Last week I was working with another Microsoft partner who was upgrading a customer’s Dynamics CRM from 2011 to 2015 when they ran into the following error moving to Dynamics CRM 2013 (which you must do, to get to 2015):

image

Note: SdkMessageProcessingStep is the internal name for a plugin step, as configured using the Plugin Registration Tool.

So we ran the following script to see if we could not locate the offending SDK Message Processing Step.

SELECT 
 SdkMessageIdName,
 Name,
 EventHandlerName,
 SdkMessageProcessingStepId
FROM
 SdkMessageProcessingStep
WHERE
 SdkMessageProcessingStepId = 'd987ac98-8b85-dd11-b48e-001143ec27a2'

And we got nothing.

This is very strange so I started looking around for anything else that could cause such and error – and I actually found it.

Root Cause

The issue was actually on a separate tabled called: SdkMessageProcessingStepImage, which stores the Pre or Post Image configuration for a specific plugin step.

This CRM system was originally v4.0 and somewhere in the upgrade to CRM 2011 a plugin step was removed from the system and the Plugin Registration Tool did not remove the associated Plugin Step Image, so these records remained in the database, unused and unnoticed until the upgrade process tried to modify them.

The actual error message is displayed because the SdkMessageProcessingStepImage is referencing the SdkMessageProcessingStep, which doesn’t exist-just like the error says.

Correcting the Issue

To verify this is indeed the problem, we ran this script:

SELECT 
  *
FROM
  SdkMessageProcessingStepImage 

WHERE
 SdkMessageProcessingStepId = 'd987ac98-8b85-dd11-b48e-001143ec27a2'

This will produce records if you actually have orphan Plugin Step Images.

Your next step is to remove those records from the database using a SQL command.  Kind of scary, but they are not being used anyway.

Conclusion

I have seen this type of error message a number of times so it does happen occasionally, but not all that frequently.  My theory is that a specific version of the Plugin Registration Tool, probably for CRM 4.0, was responsible for this issue and it was correctly in later versions of the tool.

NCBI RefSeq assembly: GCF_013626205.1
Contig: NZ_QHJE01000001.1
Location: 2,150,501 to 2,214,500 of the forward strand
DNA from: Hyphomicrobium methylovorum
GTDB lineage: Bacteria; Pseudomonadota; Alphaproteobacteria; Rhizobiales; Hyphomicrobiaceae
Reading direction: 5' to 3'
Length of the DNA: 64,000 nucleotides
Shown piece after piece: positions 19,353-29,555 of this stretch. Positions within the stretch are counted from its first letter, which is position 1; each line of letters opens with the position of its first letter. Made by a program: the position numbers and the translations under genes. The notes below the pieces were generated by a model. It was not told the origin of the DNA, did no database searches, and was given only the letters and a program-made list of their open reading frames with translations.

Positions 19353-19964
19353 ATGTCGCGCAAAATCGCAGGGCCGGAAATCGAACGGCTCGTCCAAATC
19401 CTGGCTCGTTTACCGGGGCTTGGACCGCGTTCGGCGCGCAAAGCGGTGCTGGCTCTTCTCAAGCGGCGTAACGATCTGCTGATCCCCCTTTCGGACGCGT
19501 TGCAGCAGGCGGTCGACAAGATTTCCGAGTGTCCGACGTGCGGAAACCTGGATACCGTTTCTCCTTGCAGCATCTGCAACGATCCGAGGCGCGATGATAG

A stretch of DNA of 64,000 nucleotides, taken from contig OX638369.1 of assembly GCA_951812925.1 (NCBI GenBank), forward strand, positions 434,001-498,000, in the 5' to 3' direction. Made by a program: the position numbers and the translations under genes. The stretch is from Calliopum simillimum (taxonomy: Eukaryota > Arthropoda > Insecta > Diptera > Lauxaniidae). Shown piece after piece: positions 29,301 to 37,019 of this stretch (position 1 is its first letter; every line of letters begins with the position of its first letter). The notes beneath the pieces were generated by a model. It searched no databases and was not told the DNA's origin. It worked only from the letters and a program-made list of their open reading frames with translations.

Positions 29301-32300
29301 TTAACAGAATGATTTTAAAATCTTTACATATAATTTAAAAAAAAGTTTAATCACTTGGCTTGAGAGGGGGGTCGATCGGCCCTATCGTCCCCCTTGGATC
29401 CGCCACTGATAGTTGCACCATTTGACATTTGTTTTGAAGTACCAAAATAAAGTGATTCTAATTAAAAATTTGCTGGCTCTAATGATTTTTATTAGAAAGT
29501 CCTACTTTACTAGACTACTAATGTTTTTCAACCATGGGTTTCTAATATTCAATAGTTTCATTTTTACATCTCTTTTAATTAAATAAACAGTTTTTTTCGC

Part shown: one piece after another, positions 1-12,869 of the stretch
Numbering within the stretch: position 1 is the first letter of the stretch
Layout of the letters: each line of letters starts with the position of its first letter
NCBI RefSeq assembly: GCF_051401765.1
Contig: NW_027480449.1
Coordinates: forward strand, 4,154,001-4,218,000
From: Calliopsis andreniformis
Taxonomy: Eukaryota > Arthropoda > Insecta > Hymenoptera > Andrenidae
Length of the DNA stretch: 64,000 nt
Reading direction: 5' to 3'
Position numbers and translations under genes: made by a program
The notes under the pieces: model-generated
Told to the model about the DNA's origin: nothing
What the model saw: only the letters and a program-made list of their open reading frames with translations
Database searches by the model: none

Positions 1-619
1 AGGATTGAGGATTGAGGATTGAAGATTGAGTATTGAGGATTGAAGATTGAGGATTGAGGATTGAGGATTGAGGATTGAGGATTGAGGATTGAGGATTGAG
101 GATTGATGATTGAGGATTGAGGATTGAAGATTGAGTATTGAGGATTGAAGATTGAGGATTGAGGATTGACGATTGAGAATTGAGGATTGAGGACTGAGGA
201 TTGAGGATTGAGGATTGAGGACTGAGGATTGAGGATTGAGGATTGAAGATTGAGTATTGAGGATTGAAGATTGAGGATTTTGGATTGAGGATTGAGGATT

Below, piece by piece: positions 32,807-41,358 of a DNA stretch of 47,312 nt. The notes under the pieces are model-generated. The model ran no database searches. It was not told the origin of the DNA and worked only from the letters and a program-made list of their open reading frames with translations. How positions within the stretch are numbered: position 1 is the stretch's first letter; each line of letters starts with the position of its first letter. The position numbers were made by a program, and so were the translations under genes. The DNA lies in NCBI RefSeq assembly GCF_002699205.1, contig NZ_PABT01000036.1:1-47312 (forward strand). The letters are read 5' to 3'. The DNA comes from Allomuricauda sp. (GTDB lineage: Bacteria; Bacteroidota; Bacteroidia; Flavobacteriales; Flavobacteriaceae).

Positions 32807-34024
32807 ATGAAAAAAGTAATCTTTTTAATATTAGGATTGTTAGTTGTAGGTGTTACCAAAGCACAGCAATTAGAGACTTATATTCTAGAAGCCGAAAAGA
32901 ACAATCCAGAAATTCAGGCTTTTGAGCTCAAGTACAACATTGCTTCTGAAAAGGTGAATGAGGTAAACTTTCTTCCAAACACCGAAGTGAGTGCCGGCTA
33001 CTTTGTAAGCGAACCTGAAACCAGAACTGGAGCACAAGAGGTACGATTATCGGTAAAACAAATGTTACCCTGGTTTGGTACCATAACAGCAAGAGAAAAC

I think that I need to add this as an upgrade check to my SnapShot! documentation tool.

Manually Repairing a Sitemap. Part 1

As I mentioned a couple of week ago, my upgrade from CRM 2013 to CRM 2015 did not go well. One of the issues is my SiteMap was totally broken and I had to replace it with the “default.”

The only problem was I wiped out the custom entries for my marketing package, Click Dimensions.

No problem, I thought, I’ll just add the solution back.  Except that did not work.  I ran into ghost SiteMap entries from a previously remove solution. This required a call to Microsoft Support to get them corrected.

Once corrected, I was successfully able to import the solution.  Except there were no custom SiteMap entries.

Only only solution in this case is to manually add them, which involves this process:

The Process

1. Create a new solution.

2. Add the SiteMap to the solution.

3. Export the solution as unmanaged.

4. Unzip the solution files.

5. Take the solution file from the package you are attempting to import and unzip it as well.

6. Open the customization.xml file from step 4 in an editor like Visual Studio or Notepad++.

7. Open the customization.xml file from step 5 in an editor like Visual Studio or Notepad++.

8. Copy the information from the step 7 SiteMap and paste it into the proper location within the step 6 SiteMap.

9. You will need to remove some XML attributes that are specific to the Solution Import process. Here is an example:

<Group Id="Extensions" ResourceId="Group_Extensions" ordinalvalue="5" solutionaction="Added" />

You need to remove the any reference to ordianvalue and solutionaction.

10. Save the step 6 customization.xml file.

11. Re-Zip the files from step 4.

12. Import the solution back into CRM.

13. Refresh your browser and see if the SiteMap changes worked.

Things to Know

I did not get into great detail about the SiteMap itself because you really have to understand how it is organized and all of the components that are involved. If you do not understand these things, you can damage the SiteMap and render your CRM system inaccessible.

Before you start anything like this, please know and understand what you are doing.  See the references below.

If all else fails, open a case with Microsoft.

References

Edit the site map

SiteMap XML reference

SnapShot! 3.7 for Dynamics CRM is Available

My Dynamics CRM documentation tool, SnapShot!, version 3.7 is now available.

This version includes the following enhancements and corrections:

  • Compatibility with Dynamics CRM 2015 Online Update 1
  • The Entity and Field reports now have the GUID for each which I have found very useful when troubleshooting solution import issues.
  • Organizations with a large amount of customization are now better handled and will not encounter issues when exporting entities with large numbers of fields.
  • Issues encountered (randomly) when working with Dynamics CRM organizations that where previously created using Dynamics CRM 4.0 or before, have been corrected.

Visit the SnapShot! product page for more information.